Agnes had twin black boy lambs on February 23!
One of them looks like he’ll be turning white soon…the black just seems to be on the tips of his fleece. So far, they seem healthy and happy over at my friend Kristine’s farm where they’re being boarded for the winter due to last season’s hay shortage. I’ll be visiting them regularly to take pictures, but can’t wait to bring them home once pastures are ready for grazing, hopefully in May.
The birth of little lambs is definitely a great reminder of spring….so it’s vegetable CSA subscription time! The main difference this year is that I’ve added ‘CSA’ into my farm, which stands for ‘Community Supported Agriculture’. For the first four years of my farm, I took on all the risk of farming myself, but after last year’s drought, I realize that the farm’s risk needs to be shared with its eaters.
Functionally, this doesn’t change much for vegetable subscribers. They should still get the same amount of vegetables throughout the year, unless disaster strikes on the field. This doesn’t mean that as the farmer, I just throw my hands up in the air and declare the season lost. I would still mitigate any drought and pest issues as I did last year and do my best to provide everyone with as many vegetables as possible (which did work out in the end for 2012). And in general, when planning the season’s plantings, I always plant for much more volume than needed, and also diversify vegetable crops for risk management. I will also be buying and using a lot more row cover this year to keep off the pests. But in case there’s nothing reasonable that I can do, I won’t have to return subscribers’ money, which has mostly already been invested into vegetable plantings in the field.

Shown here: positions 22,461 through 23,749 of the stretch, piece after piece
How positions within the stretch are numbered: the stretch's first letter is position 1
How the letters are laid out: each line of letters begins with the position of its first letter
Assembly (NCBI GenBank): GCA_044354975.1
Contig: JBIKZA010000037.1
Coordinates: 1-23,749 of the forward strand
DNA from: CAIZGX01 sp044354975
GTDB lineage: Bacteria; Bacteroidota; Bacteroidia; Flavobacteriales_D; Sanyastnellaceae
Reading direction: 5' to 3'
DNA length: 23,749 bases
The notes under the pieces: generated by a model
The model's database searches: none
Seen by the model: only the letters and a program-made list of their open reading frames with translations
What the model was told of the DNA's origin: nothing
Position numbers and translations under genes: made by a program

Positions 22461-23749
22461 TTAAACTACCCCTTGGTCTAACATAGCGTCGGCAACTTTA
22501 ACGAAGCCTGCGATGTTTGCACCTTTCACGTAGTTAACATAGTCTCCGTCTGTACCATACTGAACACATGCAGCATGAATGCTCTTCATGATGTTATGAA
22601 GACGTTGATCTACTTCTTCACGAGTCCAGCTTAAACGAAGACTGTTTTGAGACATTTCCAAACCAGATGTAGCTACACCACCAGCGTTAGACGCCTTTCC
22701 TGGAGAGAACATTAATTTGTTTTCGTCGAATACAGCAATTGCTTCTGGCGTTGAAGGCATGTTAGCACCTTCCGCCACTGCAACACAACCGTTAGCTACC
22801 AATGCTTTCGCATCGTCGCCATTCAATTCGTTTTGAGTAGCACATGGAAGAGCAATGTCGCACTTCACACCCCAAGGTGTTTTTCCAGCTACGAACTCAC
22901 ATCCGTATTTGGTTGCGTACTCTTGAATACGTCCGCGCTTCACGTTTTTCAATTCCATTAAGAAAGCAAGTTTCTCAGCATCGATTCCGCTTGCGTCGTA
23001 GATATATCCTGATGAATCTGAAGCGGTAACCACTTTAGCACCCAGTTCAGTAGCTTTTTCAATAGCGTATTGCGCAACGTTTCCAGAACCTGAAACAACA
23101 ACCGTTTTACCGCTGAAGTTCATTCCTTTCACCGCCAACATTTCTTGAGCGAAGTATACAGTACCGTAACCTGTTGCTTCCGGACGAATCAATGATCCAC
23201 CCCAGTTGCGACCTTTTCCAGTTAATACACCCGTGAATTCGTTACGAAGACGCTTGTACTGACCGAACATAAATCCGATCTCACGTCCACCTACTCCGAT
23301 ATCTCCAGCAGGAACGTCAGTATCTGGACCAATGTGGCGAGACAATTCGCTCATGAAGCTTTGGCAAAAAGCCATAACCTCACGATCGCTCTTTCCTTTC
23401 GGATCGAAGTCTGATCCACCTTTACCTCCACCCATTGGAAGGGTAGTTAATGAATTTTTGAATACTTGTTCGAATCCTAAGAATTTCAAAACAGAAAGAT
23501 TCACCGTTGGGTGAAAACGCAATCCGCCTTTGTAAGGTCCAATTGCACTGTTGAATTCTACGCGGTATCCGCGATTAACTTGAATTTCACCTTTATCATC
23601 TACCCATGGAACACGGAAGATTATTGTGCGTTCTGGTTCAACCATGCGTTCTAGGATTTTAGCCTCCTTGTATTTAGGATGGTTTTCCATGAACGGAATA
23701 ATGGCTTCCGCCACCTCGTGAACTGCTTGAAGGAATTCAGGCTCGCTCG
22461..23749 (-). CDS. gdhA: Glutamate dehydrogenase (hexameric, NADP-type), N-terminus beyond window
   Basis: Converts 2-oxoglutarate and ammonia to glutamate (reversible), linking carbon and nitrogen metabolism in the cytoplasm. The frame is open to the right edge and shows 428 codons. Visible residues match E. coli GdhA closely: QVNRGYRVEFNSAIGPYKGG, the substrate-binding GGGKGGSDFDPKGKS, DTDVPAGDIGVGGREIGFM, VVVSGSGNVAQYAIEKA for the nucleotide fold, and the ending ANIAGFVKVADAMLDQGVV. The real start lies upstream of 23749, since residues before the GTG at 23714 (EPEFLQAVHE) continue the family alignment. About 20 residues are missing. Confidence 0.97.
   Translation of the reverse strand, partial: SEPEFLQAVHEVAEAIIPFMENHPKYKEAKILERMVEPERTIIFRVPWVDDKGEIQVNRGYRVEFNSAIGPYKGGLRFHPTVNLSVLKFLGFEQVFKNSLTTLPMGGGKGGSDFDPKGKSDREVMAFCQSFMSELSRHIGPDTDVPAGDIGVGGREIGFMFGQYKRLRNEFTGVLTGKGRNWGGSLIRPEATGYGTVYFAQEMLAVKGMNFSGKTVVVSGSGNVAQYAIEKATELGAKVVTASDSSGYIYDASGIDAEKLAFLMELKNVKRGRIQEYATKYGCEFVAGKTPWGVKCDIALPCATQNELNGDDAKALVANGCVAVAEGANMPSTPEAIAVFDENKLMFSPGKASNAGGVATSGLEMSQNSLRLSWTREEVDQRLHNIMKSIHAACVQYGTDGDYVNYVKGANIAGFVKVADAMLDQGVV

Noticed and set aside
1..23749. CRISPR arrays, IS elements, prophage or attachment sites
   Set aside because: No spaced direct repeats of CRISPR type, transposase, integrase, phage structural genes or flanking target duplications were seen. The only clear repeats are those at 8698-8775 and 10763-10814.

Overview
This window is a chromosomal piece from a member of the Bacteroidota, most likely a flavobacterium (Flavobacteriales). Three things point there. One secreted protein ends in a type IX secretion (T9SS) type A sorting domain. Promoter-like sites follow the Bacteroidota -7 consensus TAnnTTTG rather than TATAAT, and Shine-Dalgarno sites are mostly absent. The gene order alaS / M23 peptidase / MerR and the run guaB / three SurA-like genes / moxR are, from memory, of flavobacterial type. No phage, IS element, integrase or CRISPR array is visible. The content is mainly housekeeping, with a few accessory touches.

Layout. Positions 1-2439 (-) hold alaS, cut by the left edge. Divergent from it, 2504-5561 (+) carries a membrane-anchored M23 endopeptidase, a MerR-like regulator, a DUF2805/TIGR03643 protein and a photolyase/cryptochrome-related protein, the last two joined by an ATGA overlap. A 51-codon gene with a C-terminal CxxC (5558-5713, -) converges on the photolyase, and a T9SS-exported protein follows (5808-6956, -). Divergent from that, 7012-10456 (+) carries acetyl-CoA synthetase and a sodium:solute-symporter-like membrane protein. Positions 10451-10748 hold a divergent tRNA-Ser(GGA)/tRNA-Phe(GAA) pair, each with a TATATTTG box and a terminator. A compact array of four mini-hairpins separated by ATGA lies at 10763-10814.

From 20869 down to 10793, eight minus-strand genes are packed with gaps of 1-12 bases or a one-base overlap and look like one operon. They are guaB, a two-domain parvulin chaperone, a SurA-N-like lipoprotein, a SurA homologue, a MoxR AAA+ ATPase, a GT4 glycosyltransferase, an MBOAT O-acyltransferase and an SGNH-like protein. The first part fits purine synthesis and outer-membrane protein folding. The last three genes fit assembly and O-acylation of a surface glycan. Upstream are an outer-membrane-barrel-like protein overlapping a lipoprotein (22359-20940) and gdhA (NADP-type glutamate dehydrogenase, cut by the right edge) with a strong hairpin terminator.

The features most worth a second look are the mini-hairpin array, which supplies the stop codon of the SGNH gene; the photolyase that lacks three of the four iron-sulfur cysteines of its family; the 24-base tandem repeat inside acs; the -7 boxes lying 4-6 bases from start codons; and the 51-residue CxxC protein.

There is a flip side to this too…CSA members would also benefit from any farm bounty! So if it turns out to be a great year, you will get more vegetables than you’d expect…which you can eat, preserve, or give away to your friends, family and neighbours.
I’ve also made some planting changes for this year. I won’t be growing spinach any more as it seems to be a really hit and miss crop for my area. Instead, I will be growing baby chard for spring, and mache for fall. I’ll also be trying out collard greens, and leaving broccoli, cauliflower and brussel sprouts off the list. Sweet corn and potatoes won’t be grown either this year, but I’m bringing back eggplant and sweet peppers. We’ll just have to see what happens with them all!
If you’re interested in joining Black Sheep Farm’s CSA this year, please check out the details on the ‘Subscription’ and ‘Vegetable List’ pages and email me at email@example.com.